Project description:We isolate the cultivable microbiome of a diatom and show that different bacteria have commensal, antagonistic, or synergistic effects on the diatom. One synergistic bacterium enhances growth of the diatom by production of auxin, a phytohormone. The diatom and its synergistic bacterium appear to use auxin and tryptophan as signaling molecules that drive nutrient exchange. Detection of auxin molecules and biosynthesis gene transcripts in the Pacific Ocean suggests that these interactions are widespread in marine ecosystems. Overall design: Transcriptomes were collected for triplicate diatom cultures harvested at the mid-exponential growth phase in the defined seawater medium Aquil either without any bacteria, i.e. axenic (control), or with a Sulfitobacter sp. SA11 that was previously isolated from the diatom (Pseudo-nitzschia multiseries). In addition, transcriptomes were collected for triplicate bacterial cultures (Sulfitobacter sp. SA11) harvested at the mid-exponential phase in the defined seawater medium Aquil either without the diatom (supplemented with 1 uM glucose to allow for bacterial growth) or with the diatom (P. multiseries strain PC9). The SOLiD sequencer (version 4) was used to generate the transcriptomes and the SEAStAR software package was used to process the SOLiD reads and to calculate gene counts. For the diatom transcriptome, pooled counts for the +bacterium treatment were normalized to pooled counts for the axenic “control” treatment to generate log fold changes in gene transcription using the R software package edgeR from Bioconductor. For the bacterial transcriptome, pooled counts for the +diatom treatment were normalized to pooled counts for the +glucose “control” treatment to generate log fold changes in gene transcription using the R software package edgeR from Bioconductor.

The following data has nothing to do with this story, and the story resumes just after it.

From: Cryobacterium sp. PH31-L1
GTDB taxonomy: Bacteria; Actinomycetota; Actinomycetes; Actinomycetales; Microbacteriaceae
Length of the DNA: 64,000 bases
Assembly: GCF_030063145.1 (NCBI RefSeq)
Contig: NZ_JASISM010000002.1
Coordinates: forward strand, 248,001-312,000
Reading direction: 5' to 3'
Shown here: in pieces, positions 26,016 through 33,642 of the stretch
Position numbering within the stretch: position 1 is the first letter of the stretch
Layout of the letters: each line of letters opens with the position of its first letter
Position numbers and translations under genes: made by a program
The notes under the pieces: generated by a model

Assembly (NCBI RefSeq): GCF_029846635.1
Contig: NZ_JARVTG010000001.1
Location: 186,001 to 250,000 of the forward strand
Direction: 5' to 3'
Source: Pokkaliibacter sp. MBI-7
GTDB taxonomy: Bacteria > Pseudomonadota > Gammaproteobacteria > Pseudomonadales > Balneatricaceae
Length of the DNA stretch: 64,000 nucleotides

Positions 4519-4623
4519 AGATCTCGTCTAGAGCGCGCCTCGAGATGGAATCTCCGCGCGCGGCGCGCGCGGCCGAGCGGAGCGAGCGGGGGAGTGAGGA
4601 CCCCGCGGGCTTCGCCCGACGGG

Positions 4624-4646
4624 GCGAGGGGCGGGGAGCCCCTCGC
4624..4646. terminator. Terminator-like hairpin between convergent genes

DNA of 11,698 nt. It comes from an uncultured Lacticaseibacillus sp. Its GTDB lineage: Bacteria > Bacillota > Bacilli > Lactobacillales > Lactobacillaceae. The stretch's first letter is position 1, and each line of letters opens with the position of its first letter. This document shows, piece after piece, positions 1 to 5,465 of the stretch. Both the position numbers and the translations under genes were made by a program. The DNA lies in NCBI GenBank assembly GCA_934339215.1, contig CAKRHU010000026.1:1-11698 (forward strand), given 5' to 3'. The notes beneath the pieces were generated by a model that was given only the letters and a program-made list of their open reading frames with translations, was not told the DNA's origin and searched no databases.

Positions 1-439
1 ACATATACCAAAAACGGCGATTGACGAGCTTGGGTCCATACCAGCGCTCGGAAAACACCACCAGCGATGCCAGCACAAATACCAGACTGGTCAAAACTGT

Project description:Pleiotropic regulatory mutations affect diverse cellular processes, posing an explicit challenge to our multi-scale understanding of the genotype-phenotype relationships across multiple biological scales. Adaptive Laboratory Evolution (ALE) allows for such mutations to be found and characterized in the context of clear selection pressures. Here, several ALE-selected single-mutation variants in Escherichia coli’s RNA polymerase (RNAP) are detailed using an integrated multi-scale experimental and computational approach. While these mutations increase cellular growth rates in steady environments, they reduce tolerance to stress and environmental fluctuations. We detail structural changes in the RNAP that rewire the transcriptional machinery to rebalance proteome and energy allocation towards growth and away from several hedging and stress functions. SurprisinglyW, we find that while these mutations occur in diverse locations in the RNAP, they share a common adaptive mechanism. In turn, these findings highlight the resource allocation trade-offs organisms face and suggest how the structure of the regulatory network enhances evolvability. Overall design: Samples were taken from mid-log phase of batch cultures or steady state phase in chemostat cultures. RNAseq was performed by paired end libraries in a modified dUTP method (see methods in paper)